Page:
May 8, 1995 -- I usually don't watch gangster films, but I decided to go see "Kiss of Death" because I had liked David Caruso so much in ``NYPD Blue.''
In this film Caruso plays a crook, Jimmy Kilmartin, who's trying to go straight, but gets pulled back into the system to do ``one last job'' that goes bad. Sound familiar?
After he gets double-crossed by the crook he went to prison for, he decides to do a double cross of his own, then he has to do another double cross to get out of a jam with the law. The problems I have with gangster films include this constant double-crossing, the lack of morality and the violence. This film has all of those elements.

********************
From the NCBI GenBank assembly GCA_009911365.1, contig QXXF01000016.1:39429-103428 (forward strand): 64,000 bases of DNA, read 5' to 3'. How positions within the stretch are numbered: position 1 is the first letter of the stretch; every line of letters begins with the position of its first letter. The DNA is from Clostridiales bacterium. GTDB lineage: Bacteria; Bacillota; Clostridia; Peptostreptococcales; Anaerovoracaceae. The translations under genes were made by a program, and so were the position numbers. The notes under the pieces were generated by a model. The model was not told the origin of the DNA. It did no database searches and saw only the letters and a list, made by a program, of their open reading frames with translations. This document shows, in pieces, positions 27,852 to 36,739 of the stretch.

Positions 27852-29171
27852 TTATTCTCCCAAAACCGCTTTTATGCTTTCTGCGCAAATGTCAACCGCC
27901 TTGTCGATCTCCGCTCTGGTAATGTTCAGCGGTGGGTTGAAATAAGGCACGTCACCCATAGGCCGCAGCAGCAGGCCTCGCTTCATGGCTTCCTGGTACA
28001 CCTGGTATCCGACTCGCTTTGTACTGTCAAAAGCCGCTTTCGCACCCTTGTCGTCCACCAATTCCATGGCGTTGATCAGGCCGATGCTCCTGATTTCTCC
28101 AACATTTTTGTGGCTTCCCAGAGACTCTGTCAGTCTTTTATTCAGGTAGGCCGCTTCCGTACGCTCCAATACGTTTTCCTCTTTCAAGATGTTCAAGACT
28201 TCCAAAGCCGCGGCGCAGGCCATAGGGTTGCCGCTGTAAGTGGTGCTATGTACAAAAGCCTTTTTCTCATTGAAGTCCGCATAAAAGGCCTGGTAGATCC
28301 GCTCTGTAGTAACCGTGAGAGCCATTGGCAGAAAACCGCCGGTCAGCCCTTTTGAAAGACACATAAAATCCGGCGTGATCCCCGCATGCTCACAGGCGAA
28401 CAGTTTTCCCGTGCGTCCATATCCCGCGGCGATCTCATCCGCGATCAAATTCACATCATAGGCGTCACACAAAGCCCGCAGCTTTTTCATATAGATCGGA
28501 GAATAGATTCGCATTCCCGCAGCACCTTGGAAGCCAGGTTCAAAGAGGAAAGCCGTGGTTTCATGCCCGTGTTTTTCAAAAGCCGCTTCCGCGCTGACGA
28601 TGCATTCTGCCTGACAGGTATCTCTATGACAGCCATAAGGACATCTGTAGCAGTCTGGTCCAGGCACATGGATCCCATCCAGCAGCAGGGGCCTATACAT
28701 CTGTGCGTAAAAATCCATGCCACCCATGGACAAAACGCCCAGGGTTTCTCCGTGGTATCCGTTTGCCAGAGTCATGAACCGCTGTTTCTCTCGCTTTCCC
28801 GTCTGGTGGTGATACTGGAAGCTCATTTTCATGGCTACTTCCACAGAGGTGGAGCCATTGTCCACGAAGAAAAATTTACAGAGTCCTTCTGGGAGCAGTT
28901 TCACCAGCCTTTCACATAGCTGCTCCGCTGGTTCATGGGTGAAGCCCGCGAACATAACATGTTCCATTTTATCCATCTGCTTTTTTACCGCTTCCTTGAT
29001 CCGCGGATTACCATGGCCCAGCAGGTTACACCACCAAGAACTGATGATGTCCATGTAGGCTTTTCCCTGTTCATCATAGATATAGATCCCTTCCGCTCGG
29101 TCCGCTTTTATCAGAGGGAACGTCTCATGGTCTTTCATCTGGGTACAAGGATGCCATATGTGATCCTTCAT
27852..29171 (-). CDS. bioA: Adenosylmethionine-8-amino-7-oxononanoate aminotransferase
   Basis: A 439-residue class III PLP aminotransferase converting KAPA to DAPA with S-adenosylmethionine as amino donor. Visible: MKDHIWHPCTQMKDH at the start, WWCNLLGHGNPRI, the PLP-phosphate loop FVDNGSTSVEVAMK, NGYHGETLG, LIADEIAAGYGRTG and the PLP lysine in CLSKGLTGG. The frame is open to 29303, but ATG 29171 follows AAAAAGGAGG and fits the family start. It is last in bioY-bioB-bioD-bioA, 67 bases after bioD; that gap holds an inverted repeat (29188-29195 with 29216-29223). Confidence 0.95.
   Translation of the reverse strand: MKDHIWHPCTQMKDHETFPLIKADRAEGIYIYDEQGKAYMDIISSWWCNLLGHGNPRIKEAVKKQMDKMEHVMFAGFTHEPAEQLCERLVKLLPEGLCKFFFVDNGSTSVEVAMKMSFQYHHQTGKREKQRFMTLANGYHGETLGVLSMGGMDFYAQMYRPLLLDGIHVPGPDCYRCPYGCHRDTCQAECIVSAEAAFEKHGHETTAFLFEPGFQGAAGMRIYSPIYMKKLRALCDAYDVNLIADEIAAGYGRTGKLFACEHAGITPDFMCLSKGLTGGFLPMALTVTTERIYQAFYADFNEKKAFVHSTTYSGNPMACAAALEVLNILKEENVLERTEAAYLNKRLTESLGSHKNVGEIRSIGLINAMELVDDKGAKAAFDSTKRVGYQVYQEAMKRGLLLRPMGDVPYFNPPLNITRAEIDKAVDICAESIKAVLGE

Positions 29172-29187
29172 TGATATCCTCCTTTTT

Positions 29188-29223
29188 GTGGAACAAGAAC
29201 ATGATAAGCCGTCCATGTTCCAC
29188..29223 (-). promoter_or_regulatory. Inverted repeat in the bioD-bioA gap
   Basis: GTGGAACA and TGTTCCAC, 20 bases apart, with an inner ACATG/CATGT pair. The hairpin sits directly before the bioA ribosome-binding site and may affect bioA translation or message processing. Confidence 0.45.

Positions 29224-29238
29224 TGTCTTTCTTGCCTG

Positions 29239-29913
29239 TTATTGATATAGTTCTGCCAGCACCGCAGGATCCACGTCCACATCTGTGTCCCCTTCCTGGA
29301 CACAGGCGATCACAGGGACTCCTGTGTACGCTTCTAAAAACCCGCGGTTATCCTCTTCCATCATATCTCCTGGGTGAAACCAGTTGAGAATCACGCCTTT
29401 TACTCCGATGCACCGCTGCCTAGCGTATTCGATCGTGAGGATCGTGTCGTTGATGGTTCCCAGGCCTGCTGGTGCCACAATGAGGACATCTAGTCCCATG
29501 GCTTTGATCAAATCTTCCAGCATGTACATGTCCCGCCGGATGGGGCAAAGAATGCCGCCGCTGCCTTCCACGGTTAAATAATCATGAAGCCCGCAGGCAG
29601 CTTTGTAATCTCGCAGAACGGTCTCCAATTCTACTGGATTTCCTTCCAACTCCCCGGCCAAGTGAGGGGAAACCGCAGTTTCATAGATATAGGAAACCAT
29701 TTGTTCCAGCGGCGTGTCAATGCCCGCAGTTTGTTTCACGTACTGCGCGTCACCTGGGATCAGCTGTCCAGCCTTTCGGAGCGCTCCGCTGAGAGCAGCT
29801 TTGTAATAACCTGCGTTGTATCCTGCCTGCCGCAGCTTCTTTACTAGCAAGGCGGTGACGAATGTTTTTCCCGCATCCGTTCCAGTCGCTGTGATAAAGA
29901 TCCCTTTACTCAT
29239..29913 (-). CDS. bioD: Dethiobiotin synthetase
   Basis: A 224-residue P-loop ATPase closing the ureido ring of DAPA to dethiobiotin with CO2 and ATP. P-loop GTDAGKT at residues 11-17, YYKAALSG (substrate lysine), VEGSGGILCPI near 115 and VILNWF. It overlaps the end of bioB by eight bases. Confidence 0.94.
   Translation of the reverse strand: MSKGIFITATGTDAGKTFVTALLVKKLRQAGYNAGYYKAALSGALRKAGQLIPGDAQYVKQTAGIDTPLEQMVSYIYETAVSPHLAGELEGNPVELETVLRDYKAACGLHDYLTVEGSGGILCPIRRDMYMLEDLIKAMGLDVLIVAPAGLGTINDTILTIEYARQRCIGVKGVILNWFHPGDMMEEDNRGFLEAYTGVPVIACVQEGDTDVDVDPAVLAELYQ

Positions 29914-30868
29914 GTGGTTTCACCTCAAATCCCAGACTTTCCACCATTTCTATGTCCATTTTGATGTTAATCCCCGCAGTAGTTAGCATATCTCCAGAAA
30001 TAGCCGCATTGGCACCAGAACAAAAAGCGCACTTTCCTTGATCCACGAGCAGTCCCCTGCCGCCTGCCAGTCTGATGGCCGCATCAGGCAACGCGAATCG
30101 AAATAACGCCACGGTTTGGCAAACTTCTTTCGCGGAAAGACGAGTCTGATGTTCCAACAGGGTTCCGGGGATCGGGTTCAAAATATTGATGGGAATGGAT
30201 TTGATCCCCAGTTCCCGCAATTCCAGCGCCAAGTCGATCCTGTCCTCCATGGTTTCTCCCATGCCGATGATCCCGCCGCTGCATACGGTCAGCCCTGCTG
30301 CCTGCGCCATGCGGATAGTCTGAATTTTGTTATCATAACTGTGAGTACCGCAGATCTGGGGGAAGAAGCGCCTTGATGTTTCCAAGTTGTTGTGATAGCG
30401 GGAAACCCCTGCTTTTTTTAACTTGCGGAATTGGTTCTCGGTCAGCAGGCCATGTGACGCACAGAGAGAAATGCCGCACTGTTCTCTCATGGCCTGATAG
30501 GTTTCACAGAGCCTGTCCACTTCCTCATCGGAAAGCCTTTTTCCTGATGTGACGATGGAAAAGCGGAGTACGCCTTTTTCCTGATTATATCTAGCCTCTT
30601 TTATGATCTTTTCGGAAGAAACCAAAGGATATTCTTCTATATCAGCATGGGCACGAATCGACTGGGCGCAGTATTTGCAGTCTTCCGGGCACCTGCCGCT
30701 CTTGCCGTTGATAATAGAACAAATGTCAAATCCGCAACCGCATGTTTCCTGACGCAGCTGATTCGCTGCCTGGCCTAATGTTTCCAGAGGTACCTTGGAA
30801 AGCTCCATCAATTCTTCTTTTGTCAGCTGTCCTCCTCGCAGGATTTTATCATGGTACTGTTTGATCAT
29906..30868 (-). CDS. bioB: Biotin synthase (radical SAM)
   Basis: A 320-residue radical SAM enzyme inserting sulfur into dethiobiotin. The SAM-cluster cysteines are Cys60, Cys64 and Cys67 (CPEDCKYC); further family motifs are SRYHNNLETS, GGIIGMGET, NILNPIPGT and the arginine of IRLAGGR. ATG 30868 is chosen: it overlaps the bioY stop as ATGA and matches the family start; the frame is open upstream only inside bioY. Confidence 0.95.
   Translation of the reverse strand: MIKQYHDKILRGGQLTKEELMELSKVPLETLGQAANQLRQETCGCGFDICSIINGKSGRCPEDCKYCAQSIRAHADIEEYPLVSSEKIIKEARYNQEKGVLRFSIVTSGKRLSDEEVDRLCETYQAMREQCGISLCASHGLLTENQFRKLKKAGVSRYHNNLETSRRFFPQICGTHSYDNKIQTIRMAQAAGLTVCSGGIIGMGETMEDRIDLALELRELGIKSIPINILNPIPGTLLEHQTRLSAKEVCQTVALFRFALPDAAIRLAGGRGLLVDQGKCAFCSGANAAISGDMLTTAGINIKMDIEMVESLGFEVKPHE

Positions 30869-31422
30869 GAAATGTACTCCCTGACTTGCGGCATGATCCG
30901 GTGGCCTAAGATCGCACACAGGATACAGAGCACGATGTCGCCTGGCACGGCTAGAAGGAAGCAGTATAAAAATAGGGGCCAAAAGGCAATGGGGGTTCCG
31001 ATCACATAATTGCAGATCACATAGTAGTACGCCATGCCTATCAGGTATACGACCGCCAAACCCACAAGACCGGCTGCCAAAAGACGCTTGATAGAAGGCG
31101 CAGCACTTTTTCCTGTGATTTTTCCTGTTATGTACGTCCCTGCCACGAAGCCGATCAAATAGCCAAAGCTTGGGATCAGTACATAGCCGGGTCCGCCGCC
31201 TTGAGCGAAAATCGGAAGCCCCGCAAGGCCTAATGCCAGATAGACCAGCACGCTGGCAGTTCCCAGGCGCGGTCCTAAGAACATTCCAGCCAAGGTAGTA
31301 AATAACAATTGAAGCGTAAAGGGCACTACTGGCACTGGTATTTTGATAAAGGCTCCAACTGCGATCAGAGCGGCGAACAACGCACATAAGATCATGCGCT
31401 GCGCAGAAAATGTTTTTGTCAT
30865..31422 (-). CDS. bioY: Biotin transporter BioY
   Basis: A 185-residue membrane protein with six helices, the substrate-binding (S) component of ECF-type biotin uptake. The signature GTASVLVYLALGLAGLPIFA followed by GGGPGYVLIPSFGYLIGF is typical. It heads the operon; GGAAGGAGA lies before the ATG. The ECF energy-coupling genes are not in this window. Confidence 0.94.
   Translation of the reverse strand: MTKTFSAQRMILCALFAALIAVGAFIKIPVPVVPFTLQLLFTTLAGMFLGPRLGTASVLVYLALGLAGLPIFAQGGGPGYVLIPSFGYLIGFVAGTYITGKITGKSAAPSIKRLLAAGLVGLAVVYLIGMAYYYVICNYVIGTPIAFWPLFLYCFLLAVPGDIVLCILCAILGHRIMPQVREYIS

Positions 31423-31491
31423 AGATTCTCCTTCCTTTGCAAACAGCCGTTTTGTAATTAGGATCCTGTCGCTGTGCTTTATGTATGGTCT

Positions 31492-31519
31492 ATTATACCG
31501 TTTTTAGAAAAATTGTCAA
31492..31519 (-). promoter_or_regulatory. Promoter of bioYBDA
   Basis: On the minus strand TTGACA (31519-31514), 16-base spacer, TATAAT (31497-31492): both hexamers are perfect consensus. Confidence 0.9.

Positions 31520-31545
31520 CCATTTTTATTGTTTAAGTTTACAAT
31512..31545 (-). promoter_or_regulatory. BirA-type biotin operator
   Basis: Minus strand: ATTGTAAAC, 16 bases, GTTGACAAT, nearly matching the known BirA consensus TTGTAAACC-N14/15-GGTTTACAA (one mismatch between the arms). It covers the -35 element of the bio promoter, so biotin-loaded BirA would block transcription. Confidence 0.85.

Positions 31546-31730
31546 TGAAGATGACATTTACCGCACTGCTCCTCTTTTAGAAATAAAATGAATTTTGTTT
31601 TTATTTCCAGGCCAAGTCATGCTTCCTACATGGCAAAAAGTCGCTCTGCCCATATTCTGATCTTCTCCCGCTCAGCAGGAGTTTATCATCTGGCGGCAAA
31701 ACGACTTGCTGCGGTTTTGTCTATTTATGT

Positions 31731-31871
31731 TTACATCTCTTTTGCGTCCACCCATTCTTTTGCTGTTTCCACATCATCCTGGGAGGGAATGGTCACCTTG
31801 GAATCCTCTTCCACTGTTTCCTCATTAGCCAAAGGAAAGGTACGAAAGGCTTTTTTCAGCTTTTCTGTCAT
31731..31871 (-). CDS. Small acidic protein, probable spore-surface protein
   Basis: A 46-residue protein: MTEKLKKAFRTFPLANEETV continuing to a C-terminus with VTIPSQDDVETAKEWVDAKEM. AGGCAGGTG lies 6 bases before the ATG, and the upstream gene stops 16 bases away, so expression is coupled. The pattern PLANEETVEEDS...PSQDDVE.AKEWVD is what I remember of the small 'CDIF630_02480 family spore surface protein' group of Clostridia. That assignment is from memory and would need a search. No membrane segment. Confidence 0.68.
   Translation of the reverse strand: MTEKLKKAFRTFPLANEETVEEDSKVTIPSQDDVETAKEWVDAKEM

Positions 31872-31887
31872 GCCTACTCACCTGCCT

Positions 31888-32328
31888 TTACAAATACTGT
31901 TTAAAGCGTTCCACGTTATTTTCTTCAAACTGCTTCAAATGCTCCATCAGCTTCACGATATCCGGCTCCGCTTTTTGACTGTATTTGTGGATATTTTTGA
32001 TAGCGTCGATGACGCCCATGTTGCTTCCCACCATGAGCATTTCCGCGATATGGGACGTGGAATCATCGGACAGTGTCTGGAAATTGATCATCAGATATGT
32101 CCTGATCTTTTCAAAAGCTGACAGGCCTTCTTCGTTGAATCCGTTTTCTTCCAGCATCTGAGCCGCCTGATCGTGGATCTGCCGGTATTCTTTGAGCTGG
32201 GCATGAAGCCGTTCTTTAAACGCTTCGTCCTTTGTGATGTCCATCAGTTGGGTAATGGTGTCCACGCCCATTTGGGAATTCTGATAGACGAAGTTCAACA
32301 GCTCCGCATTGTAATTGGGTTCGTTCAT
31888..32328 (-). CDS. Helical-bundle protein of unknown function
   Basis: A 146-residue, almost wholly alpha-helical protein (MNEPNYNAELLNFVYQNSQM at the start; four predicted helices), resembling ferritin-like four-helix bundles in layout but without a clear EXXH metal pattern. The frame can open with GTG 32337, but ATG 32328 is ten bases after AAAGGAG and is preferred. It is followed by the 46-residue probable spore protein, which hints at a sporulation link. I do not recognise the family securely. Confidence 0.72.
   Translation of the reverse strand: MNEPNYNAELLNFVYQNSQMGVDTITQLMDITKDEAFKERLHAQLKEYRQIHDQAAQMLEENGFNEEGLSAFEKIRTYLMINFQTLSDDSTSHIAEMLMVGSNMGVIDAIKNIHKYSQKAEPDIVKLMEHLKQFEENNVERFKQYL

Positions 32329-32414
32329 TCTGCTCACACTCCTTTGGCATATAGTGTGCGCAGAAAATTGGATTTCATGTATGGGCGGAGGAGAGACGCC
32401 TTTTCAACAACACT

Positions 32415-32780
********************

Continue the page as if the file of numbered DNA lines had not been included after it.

Nicolas Cage is scary as the crazy Little Junior Brown, who runs a chop shop and Samuel L. Jackson plays a cop who wants to get even with Jimmy and Stanley Tucci plays an unscrupulous prosecutor, who is one of many double-crossers in the film.
I thought Caruso's performance was adequate, but not outstanding. There are many capable actors in the film and they all do a good job with the material. The real problem with this film is a so-so screenplay. The dialogue is lame and many scenes lack any real suspense. It has average entertainment value, but it could have been a lot better. It rates a C.
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